(b) Nelson argues that the trial court erred in finding that his 1998 action “was dismissed by operation of law on October 8, 2004.”   Nelson asserts that the running of the dormancy period was tolled from October 18, 1999 until December 1, 1999, when the certificate of immediate appellate review was filed and when this court's denial of the Haugabrooks' application for interlocutory appeal was filed in the trial court, respectively.   He asserts that “[t]ime began to run again on December 1, 1999,” the effect of which “move[d] the expiration of the five year statute until December 1, 2004.”   Nelson claims that another order, filed by the trial court on November 8, 2004, was within the meanings of OCGA §§ 9-2-60(c) and 9-11-41(e) 6 and therefore broke the running of the five-year dormancy period.   Nelson cites OCGA § 5-6-35(h), which provides that the “filing of [the] application for appeal shall act as a supersedeas to the extent that a notice of appeal acts as [a] supersedeas.”   He also cites Southern Bell Tel. &c. Co. v. Perry7 for the proposition that when a state court action is removed to a federal district court, the state court's jurisdiction is suspended until the case is remanded to the state court, during which time the dormancy period is tolled, and after which time the case resumes the status it occupied at the time of removal.

 Nelson's reliance is misplaced.  OCGA § 5-6-35(h) applies only to discretionary appeals.  OCGA § 5-6-34(b), applicable to interlocutory appeals, does not provide that the filing of the application for such appeal acts as a supersedeas;  it provides that if the appellate court issues an order granting an appeal, the applicant may then timely file a notice of appeal and the “notice of appeal shall act as a supersedeas as provided in Code Section 5-6-46.” 8  Pursuant to OCGA § 5-6-46, a notice of appeal serves as a supersedeas in civil cases upon payment of all costs in the trial court by the appellant, effecting the trial court's loss of jurisdiction as to matters contained within the appeal.9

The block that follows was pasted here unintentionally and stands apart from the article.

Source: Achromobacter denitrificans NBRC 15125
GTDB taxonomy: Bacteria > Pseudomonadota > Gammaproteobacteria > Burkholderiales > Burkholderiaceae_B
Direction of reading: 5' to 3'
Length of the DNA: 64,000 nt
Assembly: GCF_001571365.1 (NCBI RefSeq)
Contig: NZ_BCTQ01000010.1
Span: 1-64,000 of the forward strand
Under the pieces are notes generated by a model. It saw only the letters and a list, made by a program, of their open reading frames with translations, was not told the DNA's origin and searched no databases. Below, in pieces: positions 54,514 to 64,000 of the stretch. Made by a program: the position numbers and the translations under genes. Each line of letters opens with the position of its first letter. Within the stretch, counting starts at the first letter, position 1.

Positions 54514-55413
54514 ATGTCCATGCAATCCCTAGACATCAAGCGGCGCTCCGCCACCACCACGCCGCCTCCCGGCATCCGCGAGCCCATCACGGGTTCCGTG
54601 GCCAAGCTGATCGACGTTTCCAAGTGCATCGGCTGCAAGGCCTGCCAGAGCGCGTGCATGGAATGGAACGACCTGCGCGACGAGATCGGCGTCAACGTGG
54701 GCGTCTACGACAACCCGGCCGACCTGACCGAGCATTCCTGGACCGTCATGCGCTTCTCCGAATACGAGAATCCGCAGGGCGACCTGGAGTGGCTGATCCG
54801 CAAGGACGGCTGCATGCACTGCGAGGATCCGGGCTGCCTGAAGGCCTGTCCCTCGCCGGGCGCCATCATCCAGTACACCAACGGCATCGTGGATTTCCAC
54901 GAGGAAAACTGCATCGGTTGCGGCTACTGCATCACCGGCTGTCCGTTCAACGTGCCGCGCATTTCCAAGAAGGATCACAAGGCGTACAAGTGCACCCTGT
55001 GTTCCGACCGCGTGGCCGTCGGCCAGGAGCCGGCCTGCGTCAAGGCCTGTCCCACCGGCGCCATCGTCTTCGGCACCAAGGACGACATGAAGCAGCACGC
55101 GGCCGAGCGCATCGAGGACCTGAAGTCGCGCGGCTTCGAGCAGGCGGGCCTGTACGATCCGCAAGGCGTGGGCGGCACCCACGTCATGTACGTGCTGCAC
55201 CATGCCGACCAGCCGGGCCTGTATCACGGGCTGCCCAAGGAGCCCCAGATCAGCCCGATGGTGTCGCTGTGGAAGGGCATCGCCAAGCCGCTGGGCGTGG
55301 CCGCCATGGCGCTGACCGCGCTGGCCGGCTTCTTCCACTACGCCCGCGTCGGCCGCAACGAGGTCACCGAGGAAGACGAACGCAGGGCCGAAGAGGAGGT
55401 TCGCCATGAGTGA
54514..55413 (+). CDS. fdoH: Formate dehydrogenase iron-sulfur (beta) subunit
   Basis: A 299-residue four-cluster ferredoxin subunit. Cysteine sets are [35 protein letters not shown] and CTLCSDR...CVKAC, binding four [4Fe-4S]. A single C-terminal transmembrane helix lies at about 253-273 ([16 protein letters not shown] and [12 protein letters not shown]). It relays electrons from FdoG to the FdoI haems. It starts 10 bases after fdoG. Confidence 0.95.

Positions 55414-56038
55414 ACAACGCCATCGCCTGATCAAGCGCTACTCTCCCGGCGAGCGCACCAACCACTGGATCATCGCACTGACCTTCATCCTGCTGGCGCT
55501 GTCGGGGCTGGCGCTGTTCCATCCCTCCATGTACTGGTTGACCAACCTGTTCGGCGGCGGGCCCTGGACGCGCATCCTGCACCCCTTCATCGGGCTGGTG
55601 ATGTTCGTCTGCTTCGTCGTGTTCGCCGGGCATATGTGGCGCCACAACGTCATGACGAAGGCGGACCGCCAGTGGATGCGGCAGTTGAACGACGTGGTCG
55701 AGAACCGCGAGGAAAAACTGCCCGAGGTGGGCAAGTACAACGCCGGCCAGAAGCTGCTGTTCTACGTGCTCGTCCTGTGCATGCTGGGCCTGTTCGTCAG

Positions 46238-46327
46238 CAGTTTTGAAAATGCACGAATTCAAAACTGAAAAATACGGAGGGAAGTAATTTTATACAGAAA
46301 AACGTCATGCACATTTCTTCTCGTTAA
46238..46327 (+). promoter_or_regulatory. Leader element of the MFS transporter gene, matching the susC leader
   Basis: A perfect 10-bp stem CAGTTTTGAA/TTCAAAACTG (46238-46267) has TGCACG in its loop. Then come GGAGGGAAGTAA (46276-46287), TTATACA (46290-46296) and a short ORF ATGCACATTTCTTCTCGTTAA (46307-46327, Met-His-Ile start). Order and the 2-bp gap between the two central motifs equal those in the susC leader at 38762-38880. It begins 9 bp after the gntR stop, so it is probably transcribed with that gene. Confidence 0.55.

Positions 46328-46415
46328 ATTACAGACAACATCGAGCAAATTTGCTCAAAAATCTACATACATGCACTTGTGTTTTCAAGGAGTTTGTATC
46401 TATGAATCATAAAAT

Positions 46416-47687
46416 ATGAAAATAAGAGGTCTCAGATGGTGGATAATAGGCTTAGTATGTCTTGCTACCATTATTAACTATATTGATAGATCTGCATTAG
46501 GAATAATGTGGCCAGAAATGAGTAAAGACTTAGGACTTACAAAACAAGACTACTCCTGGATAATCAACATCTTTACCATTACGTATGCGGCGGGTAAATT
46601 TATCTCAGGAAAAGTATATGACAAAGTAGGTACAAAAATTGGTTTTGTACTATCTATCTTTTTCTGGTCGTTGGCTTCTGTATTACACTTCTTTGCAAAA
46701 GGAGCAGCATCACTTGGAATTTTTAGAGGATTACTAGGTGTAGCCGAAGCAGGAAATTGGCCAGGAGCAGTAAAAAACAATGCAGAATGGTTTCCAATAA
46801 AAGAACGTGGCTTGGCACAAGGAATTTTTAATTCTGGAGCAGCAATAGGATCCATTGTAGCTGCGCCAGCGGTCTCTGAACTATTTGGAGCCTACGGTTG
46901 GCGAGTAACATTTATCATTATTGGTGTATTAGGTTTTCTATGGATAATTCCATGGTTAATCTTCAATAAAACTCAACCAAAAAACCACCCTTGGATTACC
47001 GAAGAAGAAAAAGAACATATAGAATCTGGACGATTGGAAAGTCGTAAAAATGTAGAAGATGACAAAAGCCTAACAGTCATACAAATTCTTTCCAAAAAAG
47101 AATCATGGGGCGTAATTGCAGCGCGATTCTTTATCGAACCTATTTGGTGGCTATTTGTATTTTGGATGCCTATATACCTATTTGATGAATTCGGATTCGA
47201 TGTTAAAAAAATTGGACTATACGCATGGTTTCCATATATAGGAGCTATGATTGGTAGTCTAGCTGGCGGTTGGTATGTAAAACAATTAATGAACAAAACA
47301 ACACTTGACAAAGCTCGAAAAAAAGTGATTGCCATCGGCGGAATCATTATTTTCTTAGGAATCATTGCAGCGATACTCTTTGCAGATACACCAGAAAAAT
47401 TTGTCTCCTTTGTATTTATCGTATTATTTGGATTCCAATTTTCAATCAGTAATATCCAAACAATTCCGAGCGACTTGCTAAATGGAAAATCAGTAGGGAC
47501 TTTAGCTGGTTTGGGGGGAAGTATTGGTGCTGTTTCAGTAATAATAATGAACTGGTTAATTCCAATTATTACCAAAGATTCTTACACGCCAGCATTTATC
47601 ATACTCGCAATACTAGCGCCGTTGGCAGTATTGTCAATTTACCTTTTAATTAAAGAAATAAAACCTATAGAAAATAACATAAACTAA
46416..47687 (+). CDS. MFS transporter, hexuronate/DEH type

Here, the Haugabrooks' application for interlocutory appeal was denied;  no notice of appeal was filed effecting supersedeas;  and unlike the circumstance in Southern Bell Tel. &c. Co.,10 the trial court was not deprived of jurisdiction to proceed with the case.11  Thus, Nelson has failed to show that the dormancy period was tolled by the Haugabrooks' effort to obtain interlocutory appellate review.